June saw net total KiwiSaver sign-ups break out over 1.75 million members but the growth rates for new sign-ups have fallen since the May Budget.
Tower Investment's chief executive Sam Stubbs said anecdotal evidence indicated that public perceptions of KiwiSaver had turned "somewhat negative" since the Budget set out reduced government subsidies, increased taxation and larger employer and employee contribution minimums.
"Additionally, talk of making KiwiSaver compulsory has potentially demotivated some people from joining up voluntarily who believe they might be forced to belong later anyway," Stubbs said.
Total net monthly growth in new membership dropped from above 1.5 per cent in May to under 1.4 per cent in June, with opt-in via employer and opt-in via provider leading the trend down.
The only original group to show an increased monthly rate of sign-ups were KiwiSavers automatically enrolled by their employer, which lifted from about 1.4 per cent in May to about 1.5 per cent in June.
"It's too soon to tell whether the June downturn in new KiwiSaver sign-up rates marks a simple blip or else a significant turning point in public appetite for the scheme," Stubbs said.
If June's monthly membership growth rate continues for the rest of the year, there should be about 1.9 million KiwiSavers by year's end, he said.
THIRD TIME LUCKY?
Private hospital owner-operator Wakefield Health is having another go at taking over all the shares in unlisted Norfolk Investments, which will be its third attempt in a year.
Wakefield is offering $3.80 per Norfolk share, valuing Norfolk at $24.23 million, up from its last offer of $3.60 a share. The offer will remain open for 30 days, unless extended in accordance with the Takeovers Code. Norfolk is made up of a group of surgeons who work at the public Tauranga Hospital and at the private Grace Hospital. Norfolk owns 60 per cent of Grace.
Wakefield's shares have been under downward pressure over the past 12 months. They closed yesterday at $5.30, the lower end of its $5.03 to $6.82 range over the past year.
Goodman (NZ), which manages the Goodman Property Trust, said its $80 million syndicated debt facility, which was due to expire in October, has been extended to October 2016. The average remaining term across all the trust's debt facilities is now 3.7 years, compared to 3.4 years at March 31.
Share purchase plans, which used to be called rights issues, are typically all about companies raising capital by offering shares at a discount to their current market price.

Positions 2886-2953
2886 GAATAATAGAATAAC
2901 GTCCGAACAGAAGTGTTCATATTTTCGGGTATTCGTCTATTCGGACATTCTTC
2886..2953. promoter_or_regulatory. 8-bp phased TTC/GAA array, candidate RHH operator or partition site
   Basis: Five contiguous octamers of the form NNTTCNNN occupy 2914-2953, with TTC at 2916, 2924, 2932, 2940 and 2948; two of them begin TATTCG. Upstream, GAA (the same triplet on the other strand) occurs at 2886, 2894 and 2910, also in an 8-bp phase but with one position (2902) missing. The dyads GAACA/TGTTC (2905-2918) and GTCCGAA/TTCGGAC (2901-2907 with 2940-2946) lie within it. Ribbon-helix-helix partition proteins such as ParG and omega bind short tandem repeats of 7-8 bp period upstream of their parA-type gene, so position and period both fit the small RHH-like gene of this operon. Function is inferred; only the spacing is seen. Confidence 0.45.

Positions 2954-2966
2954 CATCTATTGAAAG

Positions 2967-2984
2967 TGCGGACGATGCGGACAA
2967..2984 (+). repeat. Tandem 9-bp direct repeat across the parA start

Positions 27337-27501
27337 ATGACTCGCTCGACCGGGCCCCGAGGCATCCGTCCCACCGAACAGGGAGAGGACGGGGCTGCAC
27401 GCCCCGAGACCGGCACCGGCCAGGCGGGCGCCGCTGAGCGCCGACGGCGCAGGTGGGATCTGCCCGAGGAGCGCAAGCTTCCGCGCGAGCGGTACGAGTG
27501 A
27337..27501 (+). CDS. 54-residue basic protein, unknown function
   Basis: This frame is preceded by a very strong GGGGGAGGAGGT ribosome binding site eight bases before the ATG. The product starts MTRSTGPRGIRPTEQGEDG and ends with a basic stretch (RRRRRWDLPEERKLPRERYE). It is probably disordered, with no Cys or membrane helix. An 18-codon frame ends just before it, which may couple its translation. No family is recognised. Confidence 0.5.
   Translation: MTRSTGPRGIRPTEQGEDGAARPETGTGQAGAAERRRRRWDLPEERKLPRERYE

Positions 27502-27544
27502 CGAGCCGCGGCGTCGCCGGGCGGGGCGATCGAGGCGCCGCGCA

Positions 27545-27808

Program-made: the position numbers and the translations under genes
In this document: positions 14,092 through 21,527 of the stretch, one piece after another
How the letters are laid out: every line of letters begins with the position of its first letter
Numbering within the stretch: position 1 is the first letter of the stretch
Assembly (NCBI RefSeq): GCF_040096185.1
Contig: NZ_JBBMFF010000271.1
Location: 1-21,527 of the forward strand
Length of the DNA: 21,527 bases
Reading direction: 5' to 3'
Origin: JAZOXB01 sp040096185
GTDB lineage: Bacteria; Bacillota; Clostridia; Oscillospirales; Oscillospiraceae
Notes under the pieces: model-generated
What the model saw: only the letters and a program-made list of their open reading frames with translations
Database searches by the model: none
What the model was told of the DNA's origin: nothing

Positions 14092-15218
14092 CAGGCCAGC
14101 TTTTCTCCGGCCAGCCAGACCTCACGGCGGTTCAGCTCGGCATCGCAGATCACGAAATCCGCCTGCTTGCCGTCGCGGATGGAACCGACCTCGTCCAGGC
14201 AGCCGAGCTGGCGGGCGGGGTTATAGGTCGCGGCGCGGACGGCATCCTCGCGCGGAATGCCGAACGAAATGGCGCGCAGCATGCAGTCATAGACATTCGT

Oddly, the shares being offered in Heartland NZ's capital raising will be at a premium to its current market price, so the issue's backers could theoretically end up paying more for their shares than the going rate on the open market.
Heartland intends to acquire PGG Wrightson Finance and is raising $58 million of capital in order to maintain acceptable levels of capitalisation after that acquisition.
The capital raising is a combination of private placements which have been fully committed to by institutional and strategic investors, and the offer to Heartland shareholders under the fully underwritten share purchase plan. Pricing will be at a discount to the average end of day market price of Heartland shares over the five-day trading period from August 19 to 25, 2011, (but capped at 75c a share).
The discount will be at least 3 per cent and will be determined by the Heartland board before the August 8 opening date.
Any shortfall will be subscribed for by the underwriters at the higher of the share purchase plan price and 65c a share, compared with yesterday's closing price of just 64c.
"It's a strange sort of deal because normally a capital raising is done at a discount to the share price," said one financial market source.
"Here it is being done at a premium, so what it says is that there is a disconnect between the market perception of Heartland and the underwriter's view of the value and the future of Heartland," he said.
RELIEF IN SIGHT
Relief could be in sight for investors struggling with information overload in company financial statements and for those charged with producing these accounts.
The New Zealand Institute of Chartered Accountants and its Scottish counterpart, the Institute of Chartered Accountants for Scotland, have produced a report recommending big changes aimed at making financial statements more user-friendly, while continuing to comply with International Financial Reporting Standards (IFRS).
A major concern is the increasing requirement for detailed financial disclosures, especially since New Zealand's adoption of IFRS. Although some new disclosures have been introduced in response to calls from investors for more details in some areas, especially following the global financial crisis, many have been introduced in new or revised accounting standards during the past 10 years with no review of their impact on the length or usefulness of the resulting financial statements.